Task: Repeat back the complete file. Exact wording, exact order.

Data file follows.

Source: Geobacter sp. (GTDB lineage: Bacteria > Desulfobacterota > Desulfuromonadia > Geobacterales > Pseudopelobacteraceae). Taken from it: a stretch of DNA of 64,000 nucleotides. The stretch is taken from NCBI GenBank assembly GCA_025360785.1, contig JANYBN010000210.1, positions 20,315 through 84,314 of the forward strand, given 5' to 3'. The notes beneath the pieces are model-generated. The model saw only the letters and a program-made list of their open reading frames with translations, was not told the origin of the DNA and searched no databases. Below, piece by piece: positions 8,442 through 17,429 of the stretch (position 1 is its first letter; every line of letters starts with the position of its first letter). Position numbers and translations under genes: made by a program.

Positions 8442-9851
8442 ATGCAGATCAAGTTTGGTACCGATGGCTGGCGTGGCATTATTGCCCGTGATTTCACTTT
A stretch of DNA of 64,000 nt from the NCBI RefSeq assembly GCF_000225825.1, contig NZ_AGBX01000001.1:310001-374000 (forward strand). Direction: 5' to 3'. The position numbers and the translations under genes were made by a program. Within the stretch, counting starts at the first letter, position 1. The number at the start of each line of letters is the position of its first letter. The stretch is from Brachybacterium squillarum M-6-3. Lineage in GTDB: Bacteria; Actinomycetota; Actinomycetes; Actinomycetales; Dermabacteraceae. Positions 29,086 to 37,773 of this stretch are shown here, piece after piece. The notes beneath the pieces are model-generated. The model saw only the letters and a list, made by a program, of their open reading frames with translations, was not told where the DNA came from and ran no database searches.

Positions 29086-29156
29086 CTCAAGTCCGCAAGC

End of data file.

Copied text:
Source: Geobacter sp. (GTDB lineage: Bacteria > Desulfobacterota > Desulfuromonadia > Geobacterales > Pseudopelobacteraceae). Taken from it: a stretch of DNA of 64,000 nucleotides. The stretch is taken from NCBI GenBank assembly GCA_025360785.1, contig JANYBN010000210.1, positions 20,315 through 84,314 of the forward strand, given 5' to 3'. The notes beneath the pieces are model-generated. The model saw only the letters and a program-made list of their open reading frames with translations, was not told the origin of the DNA and searched no databases. Below, piece by piece: positions 8,442 through 17,429 of the stretch (position 1 is its first letter; every line of letters starts with the position of its first letter). Position numbers and translations under genes: made by a program.

Positions 8442-9851
8442 ATGCAGATCAAGTTTGGTACCGATGGCTGGCGTGGCATTATTGCCCGTGATTTCACTTT
A stretch of DNA of 64,000 nt from the NCBI RefSeq assembly GCF_000225825.1, contig NZ_AGBX01000001.1:310001-374000 (forward strand). Direction: 5' to 3'. The position numbers and the translations under genes were made by a program. Within the stretch, counting starts at the first letter, position 1. The number at the start of each line of letters is the position of its first letter. The stretch is from Brachybacterium squillarum M-6-3. Lineage in GTDB: Bacteria; Actinomycetota; Actinomycetes; Actinomycetales; Dermabacteraceae. Positions 29,086 to 37,773 of this stretch are shown here, piece after piece. The notes beneath the pieces are model-generated. The model saw only the letters and a list, made by a program, of their open reading frames with translations, was not told where the DNA came from and ran no database searches.

Positions 29086-29156
29086 CTCAAGTCCGCAAGC